Wednesday, January 6, 2010

Mike Leach Debacle Wrap-Up

I grew up as a boy in the 1970s and '80s in a small industrial town in northern Ohio, which is another way of saying that I grew up a rabid fan of football in general, and of the Cleveland Browns in particular. After owner Art Modell moved the Browns to Baltimore because the taxpayers of Cuyahoga county declined to build him a new stadium (so that he could go from being merely wildly rich to uber-rich), I gave up following professional football. At that point I turned my attentions exclusively to my "other" team in the collegiate ranks, the Ohio State Buckeyes. But over the past ten years even following college football has left rather a sour taste in my mouth. College football is deeply corrupt--huge amounts of cash slosh around the system, coaches get millions while their players get, at best, a free education typically valued at something like $15,000 per year, and a huge number of these boys are duped because they aren't equipped for college and can't make the NFL--and is only surpassed in ickiness by (men's) college basketball.

And then comes Mike Leach.

Leach, for the non-football fans reading this who aren't aware, was the coach of the Texas Tech Red Raiders. He had just finished a successful season and was one year into a five-year, $12-million stint as the boss. Alas, reports began to surface before their bowl game that he had locked a player in a confined area because he had complained about suffering the effects of a concussion. In the sports media, there was an amazing attention to what to me seemed fairly unimportant details: the player (Adam James) was the son of an ESPN analyst so there was a question of the boy using his father's leverage to exact revenge against the coach; James was described by Leach as "lazy" and not having a solid work ethic; James was placed in an unlit space with no room to move...or maybe not, and maybe was well-lit, or remarkably dark. Yet despite multiple stories combing over these details, the essential fact never was in dispute: Coach Leach took one of his players and locked him away as punishment for some infraction. Does anything else really matter, like whether he was in a dark or lit room? I say no. I call this a sadistic act of a megalomaniac--and any waffling about the particulars ignores this reality.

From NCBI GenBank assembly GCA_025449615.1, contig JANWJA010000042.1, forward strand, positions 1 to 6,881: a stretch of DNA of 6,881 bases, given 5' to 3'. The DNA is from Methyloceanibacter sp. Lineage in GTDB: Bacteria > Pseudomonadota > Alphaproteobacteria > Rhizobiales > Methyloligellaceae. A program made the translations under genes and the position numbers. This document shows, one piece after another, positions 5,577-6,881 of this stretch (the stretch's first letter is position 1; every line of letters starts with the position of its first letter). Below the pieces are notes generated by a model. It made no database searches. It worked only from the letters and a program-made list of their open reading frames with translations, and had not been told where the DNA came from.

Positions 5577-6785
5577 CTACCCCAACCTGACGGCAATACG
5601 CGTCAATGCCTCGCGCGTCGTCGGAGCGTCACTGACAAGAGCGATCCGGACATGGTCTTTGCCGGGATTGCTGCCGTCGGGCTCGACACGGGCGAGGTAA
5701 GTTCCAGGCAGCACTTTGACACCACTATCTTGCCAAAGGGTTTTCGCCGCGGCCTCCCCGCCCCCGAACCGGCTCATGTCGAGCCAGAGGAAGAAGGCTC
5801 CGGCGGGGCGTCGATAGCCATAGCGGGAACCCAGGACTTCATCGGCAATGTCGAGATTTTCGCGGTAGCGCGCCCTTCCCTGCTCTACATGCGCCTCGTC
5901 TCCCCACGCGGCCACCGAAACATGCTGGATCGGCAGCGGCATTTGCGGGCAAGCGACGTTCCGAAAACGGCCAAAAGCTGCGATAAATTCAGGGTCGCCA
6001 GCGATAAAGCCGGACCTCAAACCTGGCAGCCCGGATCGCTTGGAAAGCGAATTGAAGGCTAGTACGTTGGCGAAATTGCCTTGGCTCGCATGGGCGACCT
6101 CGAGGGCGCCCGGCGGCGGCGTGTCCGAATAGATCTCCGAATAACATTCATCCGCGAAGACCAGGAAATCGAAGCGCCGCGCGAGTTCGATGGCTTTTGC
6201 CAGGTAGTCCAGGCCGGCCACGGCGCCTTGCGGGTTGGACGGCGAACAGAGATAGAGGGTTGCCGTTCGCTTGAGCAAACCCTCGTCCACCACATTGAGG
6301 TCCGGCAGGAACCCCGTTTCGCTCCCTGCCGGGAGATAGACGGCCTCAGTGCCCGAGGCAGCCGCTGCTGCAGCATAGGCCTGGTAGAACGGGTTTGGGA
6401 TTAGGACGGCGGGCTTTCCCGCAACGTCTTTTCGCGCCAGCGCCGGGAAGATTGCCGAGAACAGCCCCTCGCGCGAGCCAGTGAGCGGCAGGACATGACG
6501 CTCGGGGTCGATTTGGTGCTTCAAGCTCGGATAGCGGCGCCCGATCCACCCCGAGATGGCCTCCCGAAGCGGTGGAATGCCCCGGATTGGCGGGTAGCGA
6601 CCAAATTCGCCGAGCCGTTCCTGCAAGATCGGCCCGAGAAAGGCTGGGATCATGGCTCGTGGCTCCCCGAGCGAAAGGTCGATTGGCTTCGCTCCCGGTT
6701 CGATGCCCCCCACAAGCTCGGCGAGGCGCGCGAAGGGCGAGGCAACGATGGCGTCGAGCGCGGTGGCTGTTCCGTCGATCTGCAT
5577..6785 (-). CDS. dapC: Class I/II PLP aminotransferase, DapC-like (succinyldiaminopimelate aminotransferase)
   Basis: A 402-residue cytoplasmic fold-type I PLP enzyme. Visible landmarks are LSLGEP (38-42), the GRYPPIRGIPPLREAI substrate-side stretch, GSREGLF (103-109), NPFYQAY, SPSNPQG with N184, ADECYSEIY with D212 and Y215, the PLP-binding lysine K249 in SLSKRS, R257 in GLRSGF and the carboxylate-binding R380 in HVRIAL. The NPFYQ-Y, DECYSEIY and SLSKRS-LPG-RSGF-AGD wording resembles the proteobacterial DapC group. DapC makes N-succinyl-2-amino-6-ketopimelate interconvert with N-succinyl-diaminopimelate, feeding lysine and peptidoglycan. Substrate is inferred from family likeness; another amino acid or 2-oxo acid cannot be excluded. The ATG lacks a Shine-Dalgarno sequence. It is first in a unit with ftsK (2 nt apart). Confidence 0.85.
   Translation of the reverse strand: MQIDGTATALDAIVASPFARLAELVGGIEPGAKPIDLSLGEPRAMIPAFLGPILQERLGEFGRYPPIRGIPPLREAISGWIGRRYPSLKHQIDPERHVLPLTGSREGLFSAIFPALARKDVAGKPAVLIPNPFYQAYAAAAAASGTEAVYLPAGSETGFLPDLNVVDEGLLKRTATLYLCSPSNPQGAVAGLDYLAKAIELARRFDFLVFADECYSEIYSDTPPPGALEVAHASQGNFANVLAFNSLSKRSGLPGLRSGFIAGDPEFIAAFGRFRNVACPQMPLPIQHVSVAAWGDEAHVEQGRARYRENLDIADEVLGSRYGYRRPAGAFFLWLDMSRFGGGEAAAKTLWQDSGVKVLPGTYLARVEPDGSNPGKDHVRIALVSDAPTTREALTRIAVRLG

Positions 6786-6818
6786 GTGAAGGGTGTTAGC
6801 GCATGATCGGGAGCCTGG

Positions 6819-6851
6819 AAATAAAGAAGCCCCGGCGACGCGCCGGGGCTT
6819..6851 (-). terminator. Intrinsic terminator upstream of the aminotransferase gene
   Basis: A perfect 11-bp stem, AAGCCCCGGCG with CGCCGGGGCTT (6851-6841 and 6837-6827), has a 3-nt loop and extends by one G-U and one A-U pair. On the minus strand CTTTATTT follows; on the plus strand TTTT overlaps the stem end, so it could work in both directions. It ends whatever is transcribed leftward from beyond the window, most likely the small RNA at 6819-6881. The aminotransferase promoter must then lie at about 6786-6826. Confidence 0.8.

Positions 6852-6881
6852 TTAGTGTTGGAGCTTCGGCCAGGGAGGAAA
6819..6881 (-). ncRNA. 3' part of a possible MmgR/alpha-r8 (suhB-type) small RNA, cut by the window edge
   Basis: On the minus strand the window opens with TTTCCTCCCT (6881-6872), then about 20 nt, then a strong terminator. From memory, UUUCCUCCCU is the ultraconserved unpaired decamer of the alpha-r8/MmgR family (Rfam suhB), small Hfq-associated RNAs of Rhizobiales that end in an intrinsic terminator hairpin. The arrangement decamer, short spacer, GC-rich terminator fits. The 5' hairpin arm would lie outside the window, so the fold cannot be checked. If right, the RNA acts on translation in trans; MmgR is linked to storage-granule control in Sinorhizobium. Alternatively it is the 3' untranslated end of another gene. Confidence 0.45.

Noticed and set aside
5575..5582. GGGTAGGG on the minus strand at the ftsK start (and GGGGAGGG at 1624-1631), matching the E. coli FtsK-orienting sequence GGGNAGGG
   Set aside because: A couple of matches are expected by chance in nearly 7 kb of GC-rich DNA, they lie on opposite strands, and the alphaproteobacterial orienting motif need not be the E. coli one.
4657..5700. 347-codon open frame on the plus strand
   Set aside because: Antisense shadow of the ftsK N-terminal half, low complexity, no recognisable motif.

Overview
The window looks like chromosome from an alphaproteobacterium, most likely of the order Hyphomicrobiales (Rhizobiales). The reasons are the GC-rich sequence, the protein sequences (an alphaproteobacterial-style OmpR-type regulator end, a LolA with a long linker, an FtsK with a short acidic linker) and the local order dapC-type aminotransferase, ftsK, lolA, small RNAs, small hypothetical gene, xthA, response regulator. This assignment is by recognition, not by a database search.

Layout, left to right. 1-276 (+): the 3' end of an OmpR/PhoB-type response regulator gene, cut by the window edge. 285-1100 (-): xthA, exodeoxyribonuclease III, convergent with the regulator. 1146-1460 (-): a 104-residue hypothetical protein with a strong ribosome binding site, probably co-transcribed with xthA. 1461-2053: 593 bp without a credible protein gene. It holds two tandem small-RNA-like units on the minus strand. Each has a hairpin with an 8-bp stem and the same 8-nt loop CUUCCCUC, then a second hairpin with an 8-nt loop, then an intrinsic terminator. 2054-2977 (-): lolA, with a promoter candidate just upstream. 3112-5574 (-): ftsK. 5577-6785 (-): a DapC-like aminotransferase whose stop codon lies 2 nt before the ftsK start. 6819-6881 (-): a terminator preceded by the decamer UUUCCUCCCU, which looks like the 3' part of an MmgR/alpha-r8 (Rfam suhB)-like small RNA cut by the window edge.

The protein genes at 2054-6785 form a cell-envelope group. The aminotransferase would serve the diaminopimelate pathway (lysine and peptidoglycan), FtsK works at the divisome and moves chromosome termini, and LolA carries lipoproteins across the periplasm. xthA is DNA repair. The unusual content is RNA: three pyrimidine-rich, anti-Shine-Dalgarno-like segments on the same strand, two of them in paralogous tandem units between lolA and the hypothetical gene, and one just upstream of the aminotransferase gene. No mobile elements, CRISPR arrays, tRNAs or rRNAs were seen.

Suppose, for one moment, that Adam James was lazy and had no work ethic. So what? The coach has the option of benching the player in the hopes of motivating him (cf Nate Robinson's 41-point return to the Knicks after being benched for a month). He can exclude him from practice. He can, as an extreme, drop the player from the team. But locking a kid in any kind of closet is assault. I am glad his ass got canned, and pray that his work as a head coach in the college ranks is over. (I noted that a quick blurb on says he might be up for the head coach job at the Oakland Raiders for next year. Let's see you try those motivational tactics out with professionals, Mike!)

But Leach's story is really only the most disgusting in a year where some exceptionally ugly facts about all levels of football have come into sharp relief. The columnist Gregg Easterbrook has a really good discussion about the significance of Leach's firing. His main point:

You don't need to be a bully to be an effective football coach -- you can treat players in a respectful manner, while holding your own ego in check. But bullies are drawn to football coaching, and the fact that so many coaches get away with little-god behavior is an indictment both of the sport's culture and of the lack of supervision by the schools coaches work for.

At the Rubin blog, we agree. And the Leach incident is trivial by comparison to death by heatstroke, with one of the most recent episodes happening to a 16 year-old kid in Maryland this past July. Of the 39 heat-related football deaths since 1995, 29 have occurred at the high school level. Normally this is exactly the kind of statistic that drives me bananas--40 kids dying over a 15-year period is a remarkably small number compared to the overall number of total deaths of kids under 18 for that time span (roughly the number would be something like just under 200,000). But these are, in theory, totally unnecessary deaths, and appear to occur because some small-time coach with a big-time Napoleon complex thought that a kid asking for water on a 90-degree day while running drills was only something a sissy would ask for. Think I'm kidding? Follow this link to learn of Coach David Jason Stinson of Louisville, KY, who was charged with reckless homicide and wanton endangerment after a player died of heatstroke in 2008. Coach Stinson "ordered [wind sprints] as punishment for lack of effort on a day where the temperature...[was] 94 degrees." Despite such compelling facts, it took the jury 90 minutes to acquit Stinson. Stories like these make Billy wish he did have conventional religious beliefs about the afterlife, because then he would rest more comfortably in the knowledge that Coach Stinson would roast in hell for eternity. Alas.